In 2003, a report in the Sunday Express named Bowie as the second-richest entertainer in the U.K. (behind Sir Paul McCartney), with an estimated fortune of �510 million. Later that year, Bowie released a new album, Reality, and announced a world tour.
In 2004, Bowie suffered chest discomfort while performing on stage in the northwestern German town of Scheesel, on June 25. Originally thought to be a pinched nerve in his shoulder, and later diagnosed as an acutely blocked artery, an emergency angioplasty was performed at a hospital in the region. He was then released in early July and continues to spend time recovering. The tour was cancelled for the time being, with hopes that he would go back on tour by August.
Bowie as actor
Bowie's first film role in The Man Who Fell To Earth earned acclaim, as did his performance on stage as The Elephant Man. Since then his acting career has been sporadic. Nagisa Oshima's film Merry Christmas, Mr. Lawrence, based loosely on Laurens van der Post's novel The Seed and the Sower, was released in 1983. Bowie played Jack Celliers, a prisoner of war in a Japanese internment camp; another famous musician, Ryuichi Sakamoto, played the camp commandant. Bowie also played a sympathetic Pontius Pilate in Martin Scorsese's The Last Temptation of Christ.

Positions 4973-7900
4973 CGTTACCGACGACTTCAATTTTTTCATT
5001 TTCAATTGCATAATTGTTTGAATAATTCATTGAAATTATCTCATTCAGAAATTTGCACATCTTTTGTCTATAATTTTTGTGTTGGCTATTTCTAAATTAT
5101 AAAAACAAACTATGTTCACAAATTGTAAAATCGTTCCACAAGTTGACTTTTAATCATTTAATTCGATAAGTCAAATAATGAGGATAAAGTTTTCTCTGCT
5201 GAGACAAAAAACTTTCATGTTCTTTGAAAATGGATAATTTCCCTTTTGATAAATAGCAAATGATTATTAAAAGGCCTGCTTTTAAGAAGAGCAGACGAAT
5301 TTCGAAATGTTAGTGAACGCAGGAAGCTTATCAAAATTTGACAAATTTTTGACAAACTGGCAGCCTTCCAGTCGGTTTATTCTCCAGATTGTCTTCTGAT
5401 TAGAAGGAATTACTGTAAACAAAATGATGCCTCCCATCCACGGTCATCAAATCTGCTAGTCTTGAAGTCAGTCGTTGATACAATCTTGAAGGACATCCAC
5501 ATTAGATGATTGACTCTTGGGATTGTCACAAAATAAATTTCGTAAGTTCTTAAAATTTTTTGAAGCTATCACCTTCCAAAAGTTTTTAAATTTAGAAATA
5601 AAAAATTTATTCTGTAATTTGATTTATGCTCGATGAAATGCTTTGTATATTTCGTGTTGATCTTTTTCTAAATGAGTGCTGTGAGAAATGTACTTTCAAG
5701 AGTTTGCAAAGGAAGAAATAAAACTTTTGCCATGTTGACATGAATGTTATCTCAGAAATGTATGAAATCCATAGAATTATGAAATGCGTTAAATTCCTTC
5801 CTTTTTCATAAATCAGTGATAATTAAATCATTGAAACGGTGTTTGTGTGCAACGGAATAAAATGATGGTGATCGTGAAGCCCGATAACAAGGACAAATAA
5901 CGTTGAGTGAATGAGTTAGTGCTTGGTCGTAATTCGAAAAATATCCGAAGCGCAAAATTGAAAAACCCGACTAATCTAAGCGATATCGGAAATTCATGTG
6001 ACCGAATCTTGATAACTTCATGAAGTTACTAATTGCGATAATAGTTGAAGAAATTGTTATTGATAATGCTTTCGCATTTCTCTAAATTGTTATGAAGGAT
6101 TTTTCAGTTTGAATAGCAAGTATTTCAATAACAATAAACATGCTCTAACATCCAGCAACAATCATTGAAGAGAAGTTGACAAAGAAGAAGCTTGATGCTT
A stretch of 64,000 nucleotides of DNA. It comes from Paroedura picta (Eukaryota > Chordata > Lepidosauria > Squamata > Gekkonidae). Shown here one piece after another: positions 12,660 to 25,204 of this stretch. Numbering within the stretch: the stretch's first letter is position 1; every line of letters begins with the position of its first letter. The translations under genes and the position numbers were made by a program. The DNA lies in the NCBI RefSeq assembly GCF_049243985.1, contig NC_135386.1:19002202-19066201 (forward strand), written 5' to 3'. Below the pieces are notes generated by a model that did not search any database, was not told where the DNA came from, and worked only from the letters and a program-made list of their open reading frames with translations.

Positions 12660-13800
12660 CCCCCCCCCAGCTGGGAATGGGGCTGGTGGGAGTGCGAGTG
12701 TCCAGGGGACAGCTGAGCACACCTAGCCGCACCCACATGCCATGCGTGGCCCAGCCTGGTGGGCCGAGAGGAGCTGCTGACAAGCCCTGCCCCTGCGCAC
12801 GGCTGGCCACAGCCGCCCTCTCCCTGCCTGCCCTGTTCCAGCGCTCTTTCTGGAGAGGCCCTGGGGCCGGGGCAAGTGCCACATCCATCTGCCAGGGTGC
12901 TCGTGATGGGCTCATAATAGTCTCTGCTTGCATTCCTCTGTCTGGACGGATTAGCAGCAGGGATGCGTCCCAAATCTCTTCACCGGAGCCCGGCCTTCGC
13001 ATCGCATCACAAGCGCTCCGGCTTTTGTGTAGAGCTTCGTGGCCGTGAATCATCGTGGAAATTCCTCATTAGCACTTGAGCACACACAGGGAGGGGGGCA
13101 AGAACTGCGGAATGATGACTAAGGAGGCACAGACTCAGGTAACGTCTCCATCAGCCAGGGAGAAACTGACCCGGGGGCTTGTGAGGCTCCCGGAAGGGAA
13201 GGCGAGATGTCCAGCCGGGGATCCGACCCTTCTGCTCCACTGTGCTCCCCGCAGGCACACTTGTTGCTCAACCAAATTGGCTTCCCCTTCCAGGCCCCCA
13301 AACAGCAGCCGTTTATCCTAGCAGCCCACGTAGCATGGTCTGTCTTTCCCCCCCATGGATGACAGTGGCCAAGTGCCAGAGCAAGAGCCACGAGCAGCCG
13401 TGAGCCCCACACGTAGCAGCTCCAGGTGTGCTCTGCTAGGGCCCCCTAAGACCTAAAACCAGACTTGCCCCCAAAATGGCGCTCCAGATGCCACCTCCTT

Mr. Lawrence impressed some critics but his next project, the rock musical Absolute Beginners (1986), was both a critical and box office disappointment. The same year he appeared in the Jim Henson movie Labyrinth, playing Jareth, the king of the goblins.
Along with numerous appearances as himself, Bowie also appeared in The Hunger, a revisionist vampire movie with Catherine Deneuve and Susan Sarandon; Basquiat, a biopic of the artist in which Bowie played Andy Warhol to great acclaim; and as mysterious FBI agent Phillip Jeffries in Twin Peaks: Fire Walk With Me. He also made a cameo appearance as the judge of the walk-off in the 2001 movie Zoolander.
- The official David Bowie web site
- Bowie Wonderworld Fansite
- IMDb entry on Bowie
- Teenage Wildlife
- Little Oogie's David Bowie Site
- The Ziggy Stardust Companion
- David Bowie and the Occult
- List of David Bowie related websites
- Manofmusicde:David Bowie